Hawke's Bay accountant David Scott is on a mission to release $10,000 of equity to every household and business in Napier and Hastings.
He said $10,000 was a conservative value of electricity account holder's stake in Unison Networks, should the lines company be "freed" from the Hawke's Bay Power Consumers' Trust.
The trust owns Unison Networks on behalf of electricity account holders in Napier and Hastings.
Scott wants the consumer-owners to hold their shares in Unison themselves, eliminating the trust, so the shares could be listed on the New Zealand Stock Exchange.
Consumer-owners could then choose to sell their shares, but would then lose out on annual dividends.
"For all eligible consumers the value of the shares to be issued would be approximately $10,000 and it would probably be quite in excess of this, assuming the stock exchange agreed to the listing of Unison Networks Ltd," Scott said.
While the trust is obliged to commission a review of ownership options for Unison every five years, Scott said the review has not let consumers know they could receive a windfall.
"In this ownership review one of the options that was considered was the allocation of these shares.
"However, I believe this option was poorly developed.
"There was no mention of applying for stock exchange listing and the financial ramifications of this option were not spelt out - telling power account holders the value of the shares they would receive and the future dividends they may receive, and saying they would have to deal directly with the company and they wouldn't have the trust as a middle-man."
Trust chair Diana Kirton presents a Catch-22 regarding the education of consumer-owners about the value of their stake in Unison.
"If the voice of the consumers - of the beneficiaries - was to say the company should be sold, at that point we determine a value," she said.
Numbers "bandied about" regarding the value of consumer's stake in Unison were "pure speculation".
Unison owns the electricity lines of Napier, Hastings, Taupō and Rotorua.
It also owns several other electricity-sector companies, some of them overseas.
But Unison's true value lies in its ability to make consistent profits, something that is easy for a natural monopoly of electricity supply.
Scott is not only critical of the trust for not fully-presenting sale options to consumer-owners, he says the annual dividend is not enough.
"If you have a look at the dividend the trust has paid out - over the last 22 years it has paid out $203 million worth of dividends - which means on the assets a return of about 1.7 per cent per annum," he said.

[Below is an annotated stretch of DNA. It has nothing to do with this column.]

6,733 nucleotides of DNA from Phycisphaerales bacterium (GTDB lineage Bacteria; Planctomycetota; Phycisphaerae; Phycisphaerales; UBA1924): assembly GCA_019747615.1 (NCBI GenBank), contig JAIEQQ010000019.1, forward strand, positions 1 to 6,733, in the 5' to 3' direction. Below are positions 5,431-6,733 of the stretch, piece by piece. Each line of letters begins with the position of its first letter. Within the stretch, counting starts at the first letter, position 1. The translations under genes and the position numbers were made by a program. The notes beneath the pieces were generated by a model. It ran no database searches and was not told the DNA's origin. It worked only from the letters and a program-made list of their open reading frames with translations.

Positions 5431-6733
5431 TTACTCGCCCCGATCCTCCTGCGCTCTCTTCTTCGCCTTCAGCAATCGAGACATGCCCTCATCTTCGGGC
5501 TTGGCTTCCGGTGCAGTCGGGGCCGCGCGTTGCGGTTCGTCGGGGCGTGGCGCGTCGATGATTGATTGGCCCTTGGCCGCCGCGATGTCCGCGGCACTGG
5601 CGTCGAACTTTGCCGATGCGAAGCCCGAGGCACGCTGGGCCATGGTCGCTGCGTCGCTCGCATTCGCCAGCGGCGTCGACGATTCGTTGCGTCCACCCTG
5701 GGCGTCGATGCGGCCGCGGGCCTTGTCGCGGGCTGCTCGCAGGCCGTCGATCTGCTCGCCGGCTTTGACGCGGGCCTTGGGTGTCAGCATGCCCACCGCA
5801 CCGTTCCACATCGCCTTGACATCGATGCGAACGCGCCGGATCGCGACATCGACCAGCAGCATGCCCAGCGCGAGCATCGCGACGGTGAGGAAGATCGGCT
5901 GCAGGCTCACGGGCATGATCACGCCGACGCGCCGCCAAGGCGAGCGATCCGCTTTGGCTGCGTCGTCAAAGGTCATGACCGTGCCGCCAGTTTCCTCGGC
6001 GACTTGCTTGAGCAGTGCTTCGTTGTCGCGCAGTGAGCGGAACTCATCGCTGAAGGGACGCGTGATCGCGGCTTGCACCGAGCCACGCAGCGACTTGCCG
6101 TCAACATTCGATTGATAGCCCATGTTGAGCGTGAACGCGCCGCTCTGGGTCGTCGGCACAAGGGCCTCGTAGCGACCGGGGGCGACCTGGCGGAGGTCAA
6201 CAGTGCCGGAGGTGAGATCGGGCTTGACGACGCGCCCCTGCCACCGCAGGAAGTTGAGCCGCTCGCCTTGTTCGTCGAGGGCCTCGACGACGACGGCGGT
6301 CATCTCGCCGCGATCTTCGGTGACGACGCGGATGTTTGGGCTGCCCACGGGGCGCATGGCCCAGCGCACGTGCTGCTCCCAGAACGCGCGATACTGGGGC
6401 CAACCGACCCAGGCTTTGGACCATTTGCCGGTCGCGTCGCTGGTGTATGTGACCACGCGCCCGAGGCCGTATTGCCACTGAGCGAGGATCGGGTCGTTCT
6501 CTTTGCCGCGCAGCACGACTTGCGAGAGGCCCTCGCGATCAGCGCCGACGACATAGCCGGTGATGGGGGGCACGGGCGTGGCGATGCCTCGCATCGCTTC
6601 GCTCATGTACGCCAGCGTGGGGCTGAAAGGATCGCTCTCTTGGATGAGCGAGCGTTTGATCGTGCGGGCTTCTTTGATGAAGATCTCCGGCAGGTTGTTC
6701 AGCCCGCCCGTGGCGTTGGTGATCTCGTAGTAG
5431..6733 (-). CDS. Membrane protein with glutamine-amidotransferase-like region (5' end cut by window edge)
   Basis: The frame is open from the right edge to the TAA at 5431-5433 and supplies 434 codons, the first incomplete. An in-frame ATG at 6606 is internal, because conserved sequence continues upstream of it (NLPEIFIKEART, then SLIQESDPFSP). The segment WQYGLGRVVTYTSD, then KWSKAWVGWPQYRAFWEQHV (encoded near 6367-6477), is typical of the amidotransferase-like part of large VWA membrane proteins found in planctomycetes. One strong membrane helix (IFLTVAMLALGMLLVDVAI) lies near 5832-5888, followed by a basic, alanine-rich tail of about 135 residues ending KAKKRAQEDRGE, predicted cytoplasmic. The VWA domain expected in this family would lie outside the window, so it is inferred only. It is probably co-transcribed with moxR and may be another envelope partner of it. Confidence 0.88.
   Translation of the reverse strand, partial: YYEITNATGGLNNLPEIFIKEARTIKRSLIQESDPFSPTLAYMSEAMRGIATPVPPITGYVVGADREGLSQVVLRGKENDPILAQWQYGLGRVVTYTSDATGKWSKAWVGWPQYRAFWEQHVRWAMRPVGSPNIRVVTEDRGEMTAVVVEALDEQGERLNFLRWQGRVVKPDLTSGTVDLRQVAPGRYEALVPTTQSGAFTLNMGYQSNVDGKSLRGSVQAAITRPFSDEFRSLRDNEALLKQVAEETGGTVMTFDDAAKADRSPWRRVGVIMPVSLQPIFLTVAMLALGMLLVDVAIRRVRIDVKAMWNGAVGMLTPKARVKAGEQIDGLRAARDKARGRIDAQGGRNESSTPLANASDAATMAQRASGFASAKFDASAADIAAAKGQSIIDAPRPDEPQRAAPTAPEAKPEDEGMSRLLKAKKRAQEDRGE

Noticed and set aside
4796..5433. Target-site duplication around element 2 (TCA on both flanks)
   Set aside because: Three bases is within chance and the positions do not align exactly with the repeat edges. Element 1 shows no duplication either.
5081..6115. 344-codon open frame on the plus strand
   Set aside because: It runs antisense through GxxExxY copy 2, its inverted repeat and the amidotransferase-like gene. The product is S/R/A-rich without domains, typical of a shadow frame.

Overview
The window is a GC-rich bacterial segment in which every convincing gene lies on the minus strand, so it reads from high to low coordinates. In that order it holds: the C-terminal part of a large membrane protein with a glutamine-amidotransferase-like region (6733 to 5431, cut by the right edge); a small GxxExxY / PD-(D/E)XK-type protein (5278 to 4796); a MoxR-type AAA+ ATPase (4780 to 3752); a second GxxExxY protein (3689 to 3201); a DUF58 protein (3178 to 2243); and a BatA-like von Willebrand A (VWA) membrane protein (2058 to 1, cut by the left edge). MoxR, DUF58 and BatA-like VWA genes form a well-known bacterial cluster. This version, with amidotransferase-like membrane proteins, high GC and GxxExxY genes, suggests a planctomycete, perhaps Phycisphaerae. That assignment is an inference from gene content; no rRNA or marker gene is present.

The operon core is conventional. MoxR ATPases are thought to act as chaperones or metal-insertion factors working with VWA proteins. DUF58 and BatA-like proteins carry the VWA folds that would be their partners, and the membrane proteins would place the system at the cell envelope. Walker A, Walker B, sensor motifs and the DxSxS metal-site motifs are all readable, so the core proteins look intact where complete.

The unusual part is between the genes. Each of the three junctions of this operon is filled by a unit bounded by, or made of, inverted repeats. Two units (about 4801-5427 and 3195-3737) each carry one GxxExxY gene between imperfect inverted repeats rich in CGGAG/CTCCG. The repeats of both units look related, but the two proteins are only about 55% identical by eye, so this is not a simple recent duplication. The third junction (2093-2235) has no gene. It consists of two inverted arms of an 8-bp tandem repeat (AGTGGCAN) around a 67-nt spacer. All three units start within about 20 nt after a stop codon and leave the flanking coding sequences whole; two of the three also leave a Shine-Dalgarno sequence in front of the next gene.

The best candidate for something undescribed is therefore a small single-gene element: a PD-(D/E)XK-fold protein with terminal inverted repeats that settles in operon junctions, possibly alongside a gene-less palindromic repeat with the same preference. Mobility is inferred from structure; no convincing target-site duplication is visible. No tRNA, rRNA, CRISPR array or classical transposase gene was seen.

"Over this time inflation has been 2.2 per cent per annum.
"For an equity investment, a return of 1.7 per cent per annum is pretty unsatisfactory."
Kirton said Scott had a "different philosophy on the issue of dividends than the collective view of trustees" and that figures were always hard to work with.
"When it comes to values and rates of return, we are always very mindful of returning to consumers a reasonable dividend because this is a long-term investment."
The trust was intergenerational "and that's the value of it for Hawke's Bay power consumers".
"We get concerned if it doesn't feel right, but each year we distribute a return and push the company to provide us with a dividend that is reasonable.''
She said to put a value on Unison Networks was "just pulling a figure out of the air".
The trust's annual meeting in July presented Unison's accounts and declared a dividend of $230 to eligible power consumers, to be paid in November.
The $230 was thanks to a $15.8m dividend from Unison to the trust, from Unison's net after-tax profit of $33m. Revenue was $242.5m.
Scott was the only electricity consumer at the meeting who was not being paid to attend. The majority were Unison staff.
He said the lack of engagement with consumer-owners was further proof the trust was asleep behind the wheel.
Kirton said a lack of social media advertising was "a slip of ours" but advertisements were placed in community newspapers.
"It is the age-old problem of how do you get people, on a gorgeous Thursday afternoon, to want to go to a meeting when they haven't really got anything they are disappointed in?"
The trust combined its financial accounts with Unison's for the meeting, which Scott said placed an opaque barrier between Unison and its consumer-owners.
For now, he is a man alone in his quest to make consumer-owners receive more for their ownership stake in the highly-profitable Unison Networks.
But he has started a Facebook page, called Free Unison, hoping to rally like-minded people, so every Napier and Hastings household can have access to at least $10,000.
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